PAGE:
The clinical success of alveolar bone regeneration using implants is typically determined using radiography or visually by the surgeon. This has major limitations as neither of these approaches offer insights into the integrity and tissue formation at the molecular level. Minimally invasive light-based molecular monitoring of grafted sites over time without the need for ionising radiation could provide a unique way to obtain information on tissue integrity and enable early detection of critical changes. Raman spectroscopy is a label-free non-invasive optical technique that can probe the structure and composition of tissues and materials at the molecular level. Here we will develop and validate a novel depth selective fibre-optic Raman technique for oral bone graft assessment. The specific aims have been designed to meet the unmet clinical needs including development of Raman technology, validation of the prototype and if successful, application in patients.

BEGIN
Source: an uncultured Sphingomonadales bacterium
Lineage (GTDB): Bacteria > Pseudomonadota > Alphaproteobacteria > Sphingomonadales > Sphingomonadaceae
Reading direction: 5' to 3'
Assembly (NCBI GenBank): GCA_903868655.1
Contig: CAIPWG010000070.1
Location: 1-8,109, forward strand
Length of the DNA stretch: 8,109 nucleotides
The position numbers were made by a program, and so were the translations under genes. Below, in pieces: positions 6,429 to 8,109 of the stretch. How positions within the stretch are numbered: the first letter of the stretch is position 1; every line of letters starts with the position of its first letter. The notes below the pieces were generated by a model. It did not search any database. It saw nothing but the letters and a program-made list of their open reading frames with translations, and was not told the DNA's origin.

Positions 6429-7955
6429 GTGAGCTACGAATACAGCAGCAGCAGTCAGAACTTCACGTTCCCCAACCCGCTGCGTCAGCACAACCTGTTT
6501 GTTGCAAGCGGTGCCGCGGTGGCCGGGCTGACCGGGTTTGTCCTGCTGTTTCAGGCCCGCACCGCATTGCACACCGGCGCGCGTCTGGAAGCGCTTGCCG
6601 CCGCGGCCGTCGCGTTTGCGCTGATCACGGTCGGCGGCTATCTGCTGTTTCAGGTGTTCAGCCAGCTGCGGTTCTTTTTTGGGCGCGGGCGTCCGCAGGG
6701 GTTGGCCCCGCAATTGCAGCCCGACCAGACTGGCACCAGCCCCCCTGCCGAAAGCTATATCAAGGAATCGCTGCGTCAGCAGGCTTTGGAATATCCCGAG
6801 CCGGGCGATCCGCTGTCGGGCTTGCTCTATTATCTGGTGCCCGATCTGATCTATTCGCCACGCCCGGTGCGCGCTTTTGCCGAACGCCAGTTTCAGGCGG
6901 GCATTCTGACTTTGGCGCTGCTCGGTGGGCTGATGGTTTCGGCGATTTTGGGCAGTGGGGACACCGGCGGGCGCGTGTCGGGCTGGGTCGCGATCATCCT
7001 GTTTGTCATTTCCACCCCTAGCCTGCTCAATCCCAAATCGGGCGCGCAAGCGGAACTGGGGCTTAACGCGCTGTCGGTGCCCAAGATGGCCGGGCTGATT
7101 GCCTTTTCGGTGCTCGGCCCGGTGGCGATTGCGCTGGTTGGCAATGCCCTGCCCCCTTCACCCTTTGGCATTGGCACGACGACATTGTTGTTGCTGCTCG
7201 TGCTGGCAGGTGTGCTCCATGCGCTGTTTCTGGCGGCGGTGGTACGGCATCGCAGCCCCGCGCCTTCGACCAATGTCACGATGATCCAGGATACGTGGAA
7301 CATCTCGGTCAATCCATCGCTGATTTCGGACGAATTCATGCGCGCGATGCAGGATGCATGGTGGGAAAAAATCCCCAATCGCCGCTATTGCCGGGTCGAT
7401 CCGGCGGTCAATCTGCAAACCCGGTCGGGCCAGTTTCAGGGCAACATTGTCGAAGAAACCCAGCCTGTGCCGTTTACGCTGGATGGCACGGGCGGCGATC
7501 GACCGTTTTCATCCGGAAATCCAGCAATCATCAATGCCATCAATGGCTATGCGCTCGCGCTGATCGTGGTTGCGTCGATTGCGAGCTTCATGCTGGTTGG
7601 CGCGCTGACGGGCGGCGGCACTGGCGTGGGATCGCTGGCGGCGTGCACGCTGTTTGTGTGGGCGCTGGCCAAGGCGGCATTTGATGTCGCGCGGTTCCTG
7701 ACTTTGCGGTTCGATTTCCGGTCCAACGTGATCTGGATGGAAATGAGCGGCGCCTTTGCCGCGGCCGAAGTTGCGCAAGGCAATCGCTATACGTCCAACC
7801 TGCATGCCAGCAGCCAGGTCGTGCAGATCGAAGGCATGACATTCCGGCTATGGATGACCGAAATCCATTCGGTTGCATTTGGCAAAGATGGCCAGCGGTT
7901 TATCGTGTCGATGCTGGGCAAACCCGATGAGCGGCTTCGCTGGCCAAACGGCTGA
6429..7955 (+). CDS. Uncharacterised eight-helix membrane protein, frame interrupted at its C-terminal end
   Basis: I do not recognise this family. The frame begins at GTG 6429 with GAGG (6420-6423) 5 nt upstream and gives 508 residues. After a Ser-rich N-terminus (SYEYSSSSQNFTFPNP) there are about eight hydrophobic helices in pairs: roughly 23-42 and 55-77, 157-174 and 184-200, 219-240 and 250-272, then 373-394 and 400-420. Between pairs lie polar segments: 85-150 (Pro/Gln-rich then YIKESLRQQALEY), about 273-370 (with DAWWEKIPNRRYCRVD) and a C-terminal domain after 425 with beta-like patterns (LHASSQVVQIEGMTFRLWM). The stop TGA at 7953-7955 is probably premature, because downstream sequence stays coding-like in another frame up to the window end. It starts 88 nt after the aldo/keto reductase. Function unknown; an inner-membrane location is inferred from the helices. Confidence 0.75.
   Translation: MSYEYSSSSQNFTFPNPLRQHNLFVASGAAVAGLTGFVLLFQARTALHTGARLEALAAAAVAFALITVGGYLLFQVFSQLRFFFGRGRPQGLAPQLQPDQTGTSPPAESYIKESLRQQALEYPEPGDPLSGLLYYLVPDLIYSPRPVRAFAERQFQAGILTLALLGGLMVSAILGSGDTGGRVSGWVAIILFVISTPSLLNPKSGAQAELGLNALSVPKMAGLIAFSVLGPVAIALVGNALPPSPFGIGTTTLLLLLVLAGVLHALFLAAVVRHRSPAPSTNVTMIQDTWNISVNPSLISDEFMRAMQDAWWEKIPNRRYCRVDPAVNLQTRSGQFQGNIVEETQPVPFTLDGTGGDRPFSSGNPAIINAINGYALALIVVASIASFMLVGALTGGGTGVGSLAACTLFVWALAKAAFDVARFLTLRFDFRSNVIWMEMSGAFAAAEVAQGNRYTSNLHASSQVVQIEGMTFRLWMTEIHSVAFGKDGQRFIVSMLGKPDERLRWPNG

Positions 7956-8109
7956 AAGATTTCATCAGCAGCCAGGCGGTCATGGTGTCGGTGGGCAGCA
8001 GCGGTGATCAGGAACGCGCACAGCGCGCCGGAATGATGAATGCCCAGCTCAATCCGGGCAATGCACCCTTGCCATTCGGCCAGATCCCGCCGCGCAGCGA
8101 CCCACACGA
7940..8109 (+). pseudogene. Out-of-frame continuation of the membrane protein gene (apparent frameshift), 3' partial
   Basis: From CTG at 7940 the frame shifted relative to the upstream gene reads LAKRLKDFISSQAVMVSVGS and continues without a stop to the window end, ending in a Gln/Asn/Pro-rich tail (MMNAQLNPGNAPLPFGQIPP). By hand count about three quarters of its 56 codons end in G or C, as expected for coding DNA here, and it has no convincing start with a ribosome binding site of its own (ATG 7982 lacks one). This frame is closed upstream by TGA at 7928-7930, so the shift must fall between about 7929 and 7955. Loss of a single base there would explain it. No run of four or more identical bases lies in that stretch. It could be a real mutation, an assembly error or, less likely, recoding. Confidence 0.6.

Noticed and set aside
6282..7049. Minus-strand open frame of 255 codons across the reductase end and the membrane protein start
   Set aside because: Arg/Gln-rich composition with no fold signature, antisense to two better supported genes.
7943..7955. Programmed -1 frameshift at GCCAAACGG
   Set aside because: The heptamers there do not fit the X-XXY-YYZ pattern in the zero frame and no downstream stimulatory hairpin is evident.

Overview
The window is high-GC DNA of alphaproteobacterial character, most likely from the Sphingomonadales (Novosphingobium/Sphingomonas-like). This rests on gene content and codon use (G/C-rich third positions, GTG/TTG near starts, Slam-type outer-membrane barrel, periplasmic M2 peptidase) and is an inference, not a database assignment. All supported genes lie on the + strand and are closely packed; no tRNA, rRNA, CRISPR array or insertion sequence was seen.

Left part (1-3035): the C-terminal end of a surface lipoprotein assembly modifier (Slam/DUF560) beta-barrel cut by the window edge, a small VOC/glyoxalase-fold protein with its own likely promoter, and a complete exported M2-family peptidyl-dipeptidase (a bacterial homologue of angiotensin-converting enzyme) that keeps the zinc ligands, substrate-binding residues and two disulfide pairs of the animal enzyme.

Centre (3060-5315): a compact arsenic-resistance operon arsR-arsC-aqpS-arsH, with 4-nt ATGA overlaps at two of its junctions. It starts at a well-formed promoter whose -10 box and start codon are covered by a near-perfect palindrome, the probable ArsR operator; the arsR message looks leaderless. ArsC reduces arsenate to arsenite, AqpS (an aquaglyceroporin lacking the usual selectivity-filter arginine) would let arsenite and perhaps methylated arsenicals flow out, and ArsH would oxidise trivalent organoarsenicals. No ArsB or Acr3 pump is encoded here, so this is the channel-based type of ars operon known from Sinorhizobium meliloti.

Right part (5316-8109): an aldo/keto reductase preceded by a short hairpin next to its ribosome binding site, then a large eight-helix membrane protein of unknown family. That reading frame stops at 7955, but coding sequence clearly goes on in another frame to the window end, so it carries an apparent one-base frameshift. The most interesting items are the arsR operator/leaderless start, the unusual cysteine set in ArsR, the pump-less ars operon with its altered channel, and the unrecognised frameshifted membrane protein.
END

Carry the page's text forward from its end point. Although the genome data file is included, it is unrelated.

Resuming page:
The student will learn transferable skills in biomedical engineering, biophotonics, data analysis/deep learning and acquire knowledge in how to innovate in translational sciences.
The overarching objectives for the project are as follows:
Aim 1 (year 1): Development of a Bessel beam-enabled fibre-optic Raman probe for depth selective tissue analysis. The student will create a prototype and data analysis pipeline
Aim 2 (year 2): Molecular analysis of bone grafts in bulk tissues ex vivo using deep learning. The student will apply the developed prototype to tissue phantom models and bulk tissues to analyse embedded biomaterials
Aim 3 (year 3): Application of depth selective Raman spectroscopy for minimally-invasive monitoring of grafted sites over time in patients. The student will collect a database of Raman spectra from patients and validate the developed technique